A civilian from Damascus known by his initials as M.A. who is as an employee in a regime governmental circle has told SOHR that “the area of Al-Baramekah in the capital, Damascus, became a hotbed for the dealers of hashish and pills. These dealers were seen standing on street corners with their hands in their pockets, waiting for boys, girls and even children and sell them drugs in public. I did see one of such deals when a young man bought hashish from a drug dealer, while I was waiting for a bus.”
In Rif Dimashq, however, narcotics trafficking is prevalent throughout the province. In this context, a civilian known by his initials as S.Q. from Sarghaya area in Rif Dimashq said to SOHR “hashish trafficking and love have become the career of the jobless. Every young man has a little money goes to NDF officers, buy a little hashish and sell it to other young people,” hinting to the considerable proliferation of hashish among the youth. It is worth noting that all provinces under the control of the Syrian regime are struggling with the same issue, especially since Syria became the only outlet for the Lebanese Hezbollah’s cronies to sell and market narcotics.
In earlier reports, the Syrian Observatory repeatedly shed light on the wide proliferation of narcotics across Syria, along with the lack of government surveillance and deterrence measures, as SOHR reported on April 9, 2020, that the Russian military police stormed a warehouse owned by a Syrian person who was close to the Lebanese Hezbollah, containing drugs in Ma’raba area in the western Rif Dimashq. According to SOHR sources, the Russian military police raided a warehouse with large amounts of drugs in it, brought in from Lebanon a week earlier. The raid came after many complaints by the town’s dignitaries to Russian military police over the widely proliferation of drugs among the youth in the area. Such drugs were being marketed and sold by Syrian people loyal to the Lebanese Hezbollah. “All drugs in the warehouse have been confiscated, but there are no further details about the fate of the person who is responsible for this shipment whether being arrested or not” the sources added.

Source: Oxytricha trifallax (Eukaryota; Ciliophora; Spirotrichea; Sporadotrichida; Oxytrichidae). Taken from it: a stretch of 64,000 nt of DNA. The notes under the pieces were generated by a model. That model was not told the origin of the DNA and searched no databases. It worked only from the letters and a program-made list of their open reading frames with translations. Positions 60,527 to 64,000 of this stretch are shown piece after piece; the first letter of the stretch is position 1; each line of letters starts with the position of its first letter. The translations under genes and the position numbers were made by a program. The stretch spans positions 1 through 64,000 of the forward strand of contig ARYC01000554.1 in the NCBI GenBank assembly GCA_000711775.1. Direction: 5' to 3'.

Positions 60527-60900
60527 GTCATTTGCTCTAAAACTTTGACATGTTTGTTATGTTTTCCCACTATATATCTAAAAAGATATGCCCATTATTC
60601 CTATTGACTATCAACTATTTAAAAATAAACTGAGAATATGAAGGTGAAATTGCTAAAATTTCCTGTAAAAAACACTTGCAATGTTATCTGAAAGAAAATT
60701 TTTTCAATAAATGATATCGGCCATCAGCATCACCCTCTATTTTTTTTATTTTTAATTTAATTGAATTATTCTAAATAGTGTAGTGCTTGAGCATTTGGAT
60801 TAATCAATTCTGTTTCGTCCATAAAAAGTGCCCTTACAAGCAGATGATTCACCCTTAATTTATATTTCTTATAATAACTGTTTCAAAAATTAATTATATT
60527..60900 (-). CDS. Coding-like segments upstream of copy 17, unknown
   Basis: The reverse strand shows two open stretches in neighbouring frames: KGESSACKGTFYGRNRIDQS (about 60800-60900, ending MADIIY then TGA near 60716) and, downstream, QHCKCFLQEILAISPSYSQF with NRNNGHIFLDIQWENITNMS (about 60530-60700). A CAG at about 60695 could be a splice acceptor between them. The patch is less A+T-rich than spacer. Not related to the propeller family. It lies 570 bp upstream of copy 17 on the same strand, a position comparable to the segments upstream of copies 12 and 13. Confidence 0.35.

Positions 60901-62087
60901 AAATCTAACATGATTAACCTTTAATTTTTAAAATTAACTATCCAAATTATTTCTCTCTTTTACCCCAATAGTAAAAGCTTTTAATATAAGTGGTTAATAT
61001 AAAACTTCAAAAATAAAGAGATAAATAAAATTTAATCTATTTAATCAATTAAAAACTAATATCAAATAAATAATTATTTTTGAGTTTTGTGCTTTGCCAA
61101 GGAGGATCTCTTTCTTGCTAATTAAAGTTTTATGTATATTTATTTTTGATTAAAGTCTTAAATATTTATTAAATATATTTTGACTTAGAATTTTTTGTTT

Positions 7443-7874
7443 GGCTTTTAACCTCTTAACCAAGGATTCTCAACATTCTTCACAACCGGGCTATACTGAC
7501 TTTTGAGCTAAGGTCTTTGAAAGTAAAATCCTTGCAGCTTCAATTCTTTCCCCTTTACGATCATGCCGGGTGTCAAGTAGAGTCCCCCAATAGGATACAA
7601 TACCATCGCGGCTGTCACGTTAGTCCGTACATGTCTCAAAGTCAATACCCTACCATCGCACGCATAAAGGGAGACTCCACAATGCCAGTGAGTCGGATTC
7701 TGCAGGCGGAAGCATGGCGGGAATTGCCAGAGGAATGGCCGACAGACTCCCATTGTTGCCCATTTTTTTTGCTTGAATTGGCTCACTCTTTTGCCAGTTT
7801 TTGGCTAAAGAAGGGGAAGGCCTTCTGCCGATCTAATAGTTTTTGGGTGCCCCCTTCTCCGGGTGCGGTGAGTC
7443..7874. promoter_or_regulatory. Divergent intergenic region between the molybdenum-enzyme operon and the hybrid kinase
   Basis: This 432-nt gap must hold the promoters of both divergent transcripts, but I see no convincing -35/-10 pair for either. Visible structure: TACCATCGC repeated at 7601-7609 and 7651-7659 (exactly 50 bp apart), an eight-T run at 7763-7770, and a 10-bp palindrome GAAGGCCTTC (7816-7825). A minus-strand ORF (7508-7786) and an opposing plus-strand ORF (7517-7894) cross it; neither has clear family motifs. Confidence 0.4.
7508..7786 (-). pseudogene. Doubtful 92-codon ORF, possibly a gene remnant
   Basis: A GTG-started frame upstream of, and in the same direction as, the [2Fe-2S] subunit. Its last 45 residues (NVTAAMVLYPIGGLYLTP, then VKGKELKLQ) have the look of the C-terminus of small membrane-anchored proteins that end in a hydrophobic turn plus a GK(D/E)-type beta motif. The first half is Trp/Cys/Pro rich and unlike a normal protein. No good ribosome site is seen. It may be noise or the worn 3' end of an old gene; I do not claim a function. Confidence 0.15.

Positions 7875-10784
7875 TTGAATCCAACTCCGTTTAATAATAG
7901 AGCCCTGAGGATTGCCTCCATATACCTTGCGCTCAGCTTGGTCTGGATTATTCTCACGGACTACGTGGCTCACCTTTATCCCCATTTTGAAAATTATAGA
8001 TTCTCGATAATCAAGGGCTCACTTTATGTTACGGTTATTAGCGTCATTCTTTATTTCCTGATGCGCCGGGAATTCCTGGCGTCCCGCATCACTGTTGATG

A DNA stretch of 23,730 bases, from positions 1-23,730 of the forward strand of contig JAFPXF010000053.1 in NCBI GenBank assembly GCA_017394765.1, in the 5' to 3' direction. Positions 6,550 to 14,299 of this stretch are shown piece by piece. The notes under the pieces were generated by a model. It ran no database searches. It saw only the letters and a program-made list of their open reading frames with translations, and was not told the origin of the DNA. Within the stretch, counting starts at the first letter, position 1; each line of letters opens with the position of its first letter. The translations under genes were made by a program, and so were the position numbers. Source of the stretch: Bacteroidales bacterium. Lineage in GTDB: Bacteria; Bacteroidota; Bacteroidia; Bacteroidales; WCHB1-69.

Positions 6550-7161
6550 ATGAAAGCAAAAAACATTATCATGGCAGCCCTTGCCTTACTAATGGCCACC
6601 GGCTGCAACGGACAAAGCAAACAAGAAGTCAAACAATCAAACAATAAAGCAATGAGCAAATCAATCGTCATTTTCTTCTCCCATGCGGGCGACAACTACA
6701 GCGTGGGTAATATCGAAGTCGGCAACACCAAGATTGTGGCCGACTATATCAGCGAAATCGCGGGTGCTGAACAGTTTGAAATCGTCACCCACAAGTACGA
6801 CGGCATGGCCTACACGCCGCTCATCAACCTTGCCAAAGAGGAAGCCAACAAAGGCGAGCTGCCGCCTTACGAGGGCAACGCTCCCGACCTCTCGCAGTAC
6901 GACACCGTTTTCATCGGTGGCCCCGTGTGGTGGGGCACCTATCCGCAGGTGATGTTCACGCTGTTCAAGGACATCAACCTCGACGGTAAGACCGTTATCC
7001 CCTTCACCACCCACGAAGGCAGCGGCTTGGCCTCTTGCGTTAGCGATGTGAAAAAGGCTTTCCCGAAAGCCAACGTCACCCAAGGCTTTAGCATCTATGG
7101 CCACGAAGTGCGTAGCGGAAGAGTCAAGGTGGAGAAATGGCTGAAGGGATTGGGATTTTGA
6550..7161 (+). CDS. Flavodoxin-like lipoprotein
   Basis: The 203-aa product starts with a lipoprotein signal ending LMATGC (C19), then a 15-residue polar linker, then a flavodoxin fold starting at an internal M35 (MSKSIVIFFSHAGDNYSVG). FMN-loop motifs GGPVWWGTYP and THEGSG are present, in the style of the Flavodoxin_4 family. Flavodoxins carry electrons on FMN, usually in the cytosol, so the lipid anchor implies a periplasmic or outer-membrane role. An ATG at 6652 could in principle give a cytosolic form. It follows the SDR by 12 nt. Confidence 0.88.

While in early 2020, SOHR sources reported that fierce armed fight flared up in the town of Felita in western Qalamoun, between armed members of the “Lebanese Hezbollah” and NDF. According to SOHR sources, clashes took place on Friday between both parties with use of medium weapons, and lasted for hours. The clashes were concentrated at the NDF checkpoint of Al-Aqabah near the barren mountains of Felita and extended to barren mountains under control of Hezbollah-backed militiamen. The clashes left seven members in the ranks of both parties injured. SOHR sources also reported that the fight flared up after a dispute over the profit of drug trafficking between NDF commanders and commanders loyal to Hezbollah.